Velocys to integrate CCUS at Mississippi biorefinery

By Erin Voegele | October 10, 2019

Velocys plc announced plans Oct. 10 to capture and store carbon dioxide generated at its proposed Mississippi biorefinery, enabling the production of carbon-negative biofuel. The company also recently announced its technology will be deployed in Japan.

Velocys Inc., a wholly owned subsidiary of Velocys plc, announced Oct. 10 it has signed an agreement with Oxy Low Carbon Ventures LLC, a wholly owned subsidiary of Occidental Petroleum Corp., to capture carbon dioxide from its proposed Bayou Fuels biomass-to-fuels project in Natchez, Mississippi, and store it underground in a geologic formation. As a result, Velocys said the biobased fuels produced at the facility will have a net-negative carbon intensity.

According to Velocys, the Bayou Fuels project will convert woody biomass into transportation fuels, including diesel and aviation fuel, using the company’s proprietary Fischer-Tropsch process. The company said its integrated technical solution is ideally suited to carbon capture, usage and storage (CCUS). In turn, Velocys said OLCV is uniquely positioned to transport and store the resulting carbon dioxide by leveraging Occidental’s industry leadership in CO2 storage and utilization.  

“We want this facility, and others that will follow, to be as environmentally friendly as possible and offer attractive opportunities for partnerships with major energy companies,” said Henrik, Wareborn, CEO of Velocys. “We don’t just want to deal with waste materials and produce cleaner burning fuels—we want the process that produces the clean fuels to be as sustainable as possible as well.

“That is why we will be capturing CO2 as a by-product from the gasification process at our Mississippi facility. This will make the facility a net negative emitter of carbon dioxide, which is highly desirable from both an environmental and an investment point of view.

“This carbon negative solution could be replicated at other Velocys sites, so we hope our proposed U.K. facility in Immingham will be able to benefit from this technology, subject to U.K. government support for CCUS deployment and the availability of transportation and storage infrastructure in the Humber region,” Wareborn continued.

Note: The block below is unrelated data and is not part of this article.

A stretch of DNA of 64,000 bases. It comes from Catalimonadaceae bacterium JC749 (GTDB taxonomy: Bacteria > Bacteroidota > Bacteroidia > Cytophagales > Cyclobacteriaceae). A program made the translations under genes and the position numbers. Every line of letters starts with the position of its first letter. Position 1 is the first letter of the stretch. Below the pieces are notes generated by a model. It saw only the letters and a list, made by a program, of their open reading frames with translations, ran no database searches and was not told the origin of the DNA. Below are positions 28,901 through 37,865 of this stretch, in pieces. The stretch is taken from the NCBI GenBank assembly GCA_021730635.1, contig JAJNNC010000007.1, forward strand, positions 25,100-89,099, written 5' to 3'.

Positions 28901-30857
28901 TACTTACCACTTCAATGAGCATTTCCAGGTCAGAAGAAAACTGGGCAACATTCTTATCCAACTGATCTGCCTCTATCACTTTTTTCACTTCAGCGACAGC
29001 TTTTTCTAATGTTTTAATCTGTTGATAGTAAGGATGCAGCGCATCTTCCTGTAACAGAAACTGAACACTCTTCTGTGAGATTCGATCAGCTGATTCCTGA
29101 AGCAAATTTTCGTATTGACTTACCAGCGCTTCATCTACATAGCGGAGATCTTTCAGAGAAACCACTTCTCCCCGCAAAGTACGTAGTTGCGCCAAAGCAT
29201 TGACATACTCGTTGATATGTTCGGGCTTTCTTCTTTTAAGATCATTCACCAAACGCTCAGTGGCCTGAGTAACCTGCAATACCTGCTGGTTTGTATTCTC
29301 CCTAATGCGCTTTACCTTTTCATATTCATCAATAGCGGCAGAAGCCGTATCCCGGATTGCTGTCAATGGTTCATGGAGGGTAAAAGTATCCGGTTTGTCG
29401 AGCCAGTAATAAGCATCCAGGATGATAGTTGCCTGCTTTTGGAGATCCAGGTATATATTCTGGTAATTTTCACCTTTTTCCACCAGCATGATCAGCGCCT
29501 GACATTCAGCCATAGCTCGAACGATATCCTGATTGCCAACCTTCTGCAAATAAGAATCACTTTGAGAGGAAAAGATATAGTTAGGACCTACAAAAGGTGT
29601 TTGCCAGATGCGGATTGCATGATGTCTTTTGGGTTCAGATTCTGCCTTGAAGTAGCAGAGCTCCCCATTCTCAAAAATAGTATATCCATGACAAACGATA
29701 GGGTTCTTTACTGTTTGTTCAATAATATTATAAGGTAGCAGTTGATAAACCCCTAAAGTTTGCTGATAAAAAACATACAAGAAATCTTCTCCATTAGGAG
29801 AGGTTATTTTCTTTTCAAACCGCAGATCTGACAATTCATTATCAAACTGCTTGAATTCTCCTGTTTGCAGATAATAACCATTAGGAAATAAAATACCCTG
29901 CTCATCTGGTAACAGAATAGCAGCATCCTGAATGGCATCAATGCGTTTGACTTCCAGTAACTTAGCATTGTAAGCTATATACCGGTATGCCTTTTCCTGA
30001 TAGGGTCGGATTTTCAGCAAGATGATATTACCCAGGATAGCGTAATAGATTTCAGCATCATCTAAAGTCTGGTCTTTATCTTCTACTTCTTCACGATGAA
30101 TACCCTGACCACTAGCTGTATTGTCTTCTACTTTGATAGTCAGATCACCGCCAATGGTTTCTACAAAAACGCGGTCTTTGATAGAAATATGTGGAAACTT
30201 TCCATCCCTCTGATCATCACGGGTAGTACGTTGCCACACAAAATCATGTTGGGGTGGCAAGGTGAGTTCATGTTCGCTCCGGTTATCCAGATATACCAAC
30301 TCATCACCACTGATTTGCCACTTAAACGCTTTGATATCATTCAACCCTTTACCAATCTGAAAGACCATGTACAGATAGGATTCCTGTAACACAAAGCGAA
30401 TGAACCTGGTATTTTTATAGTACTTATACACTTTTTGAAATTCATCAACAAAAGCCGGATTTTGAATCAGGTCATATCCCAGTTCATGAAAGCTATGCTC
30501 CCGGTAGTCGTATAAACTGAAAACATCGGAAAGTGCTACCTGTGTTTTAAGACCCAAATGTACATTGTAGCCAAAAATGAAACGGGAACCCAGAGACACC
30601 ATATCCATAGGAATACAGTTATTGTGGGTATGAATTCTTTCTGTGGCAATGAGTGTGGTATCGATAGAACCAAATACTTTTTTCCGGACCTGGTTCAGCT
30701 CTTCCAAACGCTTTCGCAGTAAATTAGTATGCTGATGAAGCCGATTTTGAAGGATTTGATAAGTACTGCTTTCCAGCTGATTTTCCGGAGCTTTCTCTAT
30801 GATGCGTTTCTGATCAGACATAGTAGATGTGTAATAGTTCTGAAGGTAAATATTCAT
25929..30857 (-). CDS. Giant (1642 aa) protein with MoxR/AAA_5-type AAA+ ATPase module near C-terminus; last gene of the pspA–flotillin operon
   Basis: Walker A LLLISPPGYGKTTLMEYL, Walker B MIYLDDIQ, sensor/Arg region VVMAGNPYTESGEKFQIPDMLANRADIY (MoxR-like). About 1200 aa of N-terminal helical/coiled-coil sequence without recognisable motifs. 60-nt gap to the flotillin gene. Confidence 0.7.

“Carbon capture, utilization, and sequestration is essential to reducing the carbon intensity of the transport sector and achieving global climate goals,” said Richard Jackson, president of OLCV. “This project illustrates how CCUS can enable production of zero-carbon and negative-carbon fuels.

“Occidental is uniquely positioned to develop and operate CO2 sequestration facilities based on our 40 years of experience injecting CO2 for enhanced oil recovery,” Jackson continued. “We are excited to build on this experience to support Velocys in a strategic partnership to produce negative-carbon intensity fuels.”

Velocys also recently announced its FT technology will be deployed in Japan. The company announced Sept. 9 it has secured a purchase order and technical services agreement with Toyo Engineering Corp. for the use of Velocys technology in a publicly funded demonstration facility in Nagoya, Japan. The order also includes an advanced deposit for the use of Velocys technology by Toyo in a subsequent commercial plant.

According to Velocys, the company will supply its FT technology, equipment and catalyst for a biomass-to-jet fuel demonstration facility currently under construction by a consortium of Japanese companies. In addition, Velocys has agreement that it will grant an exclusive right for Toyo to secure and use the license and technical services of the Velocys FT Technology for a future potential commercial plant in Japan.

The day before the Japan announcement was made, Velocys released interim results for the first half of 2019. In a statement, Wareborn called 2019 “a positive year for the company.” He said Velocys has already delivered the first reactor and all catalyst charges to Oregon-based Red Rock Biofuels, and noted the manufacturing of the remaining reactors is advancing. “We are now focusing all our efforts on commercial delivery—for our client in Oregon and for our two projects in Mississippi, USDA (Bayou Fuels) and Immingham, U.K. (Altalto),” he said.

Information released by the company indicates the Bayou Fuels project will source electricity from solar. When combined with the CCUS plans for the facility, the project’s carbon score will be significantly reduced, which Velocys said will significantly improve project returns and create an attractive differentiator for investment. For the Immingham project, the company said all pre-front end engineering and design (pre-FEED) work is complete and the project’s planning application has been submitted to the government. The company said funding received from project partners following the close of the second quarter has ensured the project can reach the FEED stage in the next few months.

Velocys reported revenue of £22,000 ($27,365) for the first half of the year, compared to £392,000 for the same period of last year. Operating loss was £5.2 million, compared to an operating loss of £11 million for the first half of 2018.